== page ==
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Eur J Clin Invest. 2001 Feb;31(2):125-30.

Corticotropin-releasing hormone binding to the syncytiotrophoblast membranes.

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The Medical School, University of Newcastle-upon-Tyne, UK.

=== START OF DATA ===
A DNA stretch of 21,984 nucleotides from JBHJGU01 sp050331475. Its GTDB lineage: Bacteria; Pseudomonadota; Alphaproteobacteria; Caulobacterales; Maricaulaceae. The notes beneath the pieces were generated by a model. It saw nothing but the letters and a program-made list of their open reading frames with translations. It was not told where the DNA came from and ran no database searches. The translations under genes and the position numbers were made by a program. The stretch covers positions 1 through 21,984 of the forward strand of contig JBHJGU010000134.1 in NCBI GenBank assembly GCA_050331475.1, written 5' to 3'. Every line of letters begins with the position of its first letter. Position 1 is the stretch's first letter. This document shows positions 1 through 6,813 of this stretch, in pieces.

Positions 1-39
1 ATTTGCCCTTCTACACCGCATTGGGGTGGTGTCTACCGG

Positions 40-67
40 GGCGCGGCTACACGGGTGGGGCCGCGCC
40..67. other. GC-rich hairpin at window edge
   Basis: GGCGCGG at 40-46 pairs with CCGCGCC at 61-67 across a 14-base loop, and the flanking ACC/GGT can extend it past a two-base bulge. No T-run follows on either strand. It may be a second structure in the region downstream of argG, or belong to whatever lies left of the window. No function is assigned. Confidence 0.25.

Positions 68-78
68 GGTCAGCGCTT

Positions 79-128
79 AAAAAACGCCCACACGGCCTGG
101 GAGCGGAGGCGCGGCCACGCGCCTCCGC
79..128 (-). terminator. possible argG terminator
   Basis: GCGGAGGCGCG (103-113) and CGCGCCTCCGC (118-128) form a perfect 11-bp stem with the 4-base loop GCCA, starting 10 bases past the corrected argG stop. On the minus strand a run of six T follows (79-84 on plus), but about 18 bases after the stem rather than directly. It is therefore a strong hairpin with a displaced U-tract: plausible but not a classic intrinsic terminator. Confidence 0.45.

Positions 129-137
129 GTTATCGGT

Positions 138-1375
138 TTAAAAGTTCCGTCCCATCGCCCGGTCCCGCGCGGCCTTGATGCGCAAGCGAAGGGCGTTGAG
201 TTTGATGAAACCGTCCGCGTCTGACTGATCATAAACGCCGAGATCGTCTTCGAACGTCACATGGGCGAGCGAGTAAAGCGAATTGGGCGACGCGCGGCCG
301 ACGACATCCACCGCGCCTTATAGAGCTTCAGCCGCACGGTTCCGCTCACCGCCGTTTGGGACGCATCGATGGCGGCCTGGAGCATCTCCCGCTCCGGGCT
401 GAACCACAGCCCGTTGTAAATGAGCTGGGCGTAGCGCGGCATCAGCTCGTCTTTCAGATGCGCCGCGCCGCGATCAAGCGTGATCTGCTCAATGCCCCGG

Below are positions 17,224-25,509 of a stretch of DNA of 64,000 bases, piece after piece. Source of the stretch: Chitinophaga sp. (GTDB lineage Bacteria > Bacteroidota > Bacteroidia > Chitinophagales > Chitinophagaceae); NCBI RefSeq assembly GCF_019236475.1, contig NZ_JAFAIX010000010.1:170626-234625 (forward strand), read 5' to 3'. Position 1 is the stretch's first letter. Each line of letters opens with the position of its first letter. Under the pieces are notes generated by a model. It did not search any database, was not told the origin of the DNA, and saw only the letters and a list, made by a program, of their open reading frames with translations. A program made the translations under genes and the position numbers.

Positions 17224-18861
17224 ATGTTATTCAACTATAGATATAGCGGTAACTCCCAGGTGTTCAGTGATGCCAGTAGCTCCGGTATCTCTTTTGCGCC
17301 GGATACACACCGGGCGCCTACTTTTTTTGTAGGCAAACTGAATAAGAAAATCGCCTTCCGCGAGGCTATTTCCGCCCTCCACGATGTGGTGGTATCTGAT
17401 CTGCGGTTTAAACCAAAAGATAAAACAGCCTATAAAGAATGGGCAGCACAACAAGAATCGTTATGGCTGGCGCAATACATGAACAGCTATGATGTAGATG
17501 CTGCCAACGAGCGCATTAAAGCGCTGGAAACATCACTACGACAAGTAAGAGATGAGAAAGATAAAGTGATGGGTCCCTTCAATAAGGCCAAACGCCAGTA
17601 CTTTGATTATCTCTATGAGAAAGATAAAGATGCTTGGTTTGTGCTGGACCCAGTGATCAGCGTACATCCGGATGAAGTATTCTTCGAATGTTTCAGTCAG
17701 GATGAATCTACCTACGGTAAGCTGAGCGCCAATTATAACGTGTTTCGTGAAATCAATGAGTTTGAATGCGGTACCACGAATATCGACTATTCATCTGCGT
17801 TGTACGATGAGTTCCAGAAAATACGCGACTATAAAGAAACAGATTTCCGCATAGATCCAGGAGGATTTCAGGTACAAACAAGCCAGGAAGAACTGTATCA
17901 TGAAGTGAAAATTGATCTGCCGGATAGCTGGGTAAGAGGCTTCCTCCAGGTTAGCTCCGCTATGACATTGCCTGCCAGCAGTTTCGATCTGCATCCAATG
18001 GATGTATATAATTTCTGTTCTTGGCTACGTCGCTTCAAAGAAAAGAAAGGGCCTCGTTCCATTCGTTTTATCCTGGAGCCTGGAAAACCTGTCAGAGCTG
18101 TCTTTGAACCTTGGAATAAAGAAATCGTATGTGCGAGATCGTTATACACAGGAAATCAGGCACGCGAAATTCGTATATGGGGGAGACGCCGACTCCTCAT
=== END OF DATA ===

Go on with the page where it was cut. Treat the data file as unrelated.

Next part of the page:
The human placenta secretes large amounts of corticotropin-releasing hormone (CRH) which was thought to exert a paracrine action in the placenta. We have recently characterized high-affinity binding sites for CRH in the human placenta. However, our studies utilized whole placental membranes, which did not identify the site of binding of CRH in the plasma membrane. In this study we investigated the characteristics of CRH binding to purified mother-facing, brush border membranes (BBM) and fetus-facing, basal plasma membranes (BPM) of the syncytiotrophoblast. The two membranes were separated by a series of differential and density-gradient centrifugations. The purity of the membranes was determined by measuring alkaline phosphatase, as a marker of BBM and Na+/K+ATPase as a marker of BPM. Each membrane showed specific and high-affinity binding. Scatchard analysis revealed a high-affinity binding site for CRH with Kd of 1.0 +/- 0.15 and 1.3 +/- 0.176 for BBM and BPM, respectively. The maximal number of binding sites was significantly different (P < 0.01) in the two plasma membranes: Bmax of 79 +/- 6.4 fmol/mg protein for BBM and 23 +/- 3.9 fmol/mg protein for BPM. Both the mother-facing and fetus-facing membranes of the syncytiotrophoblast contain binding proteins for CRH, with significantly more binding sites on the mother-facing membranes. The functional consequences of CRH binding could be different for the two polar membranes due to differential localization of second messenger systems between the two membrane types. It is proposed that partial purification of BBM and BPM provides a better system to study CRH action in the placenta, than whole placental membrane preparations.

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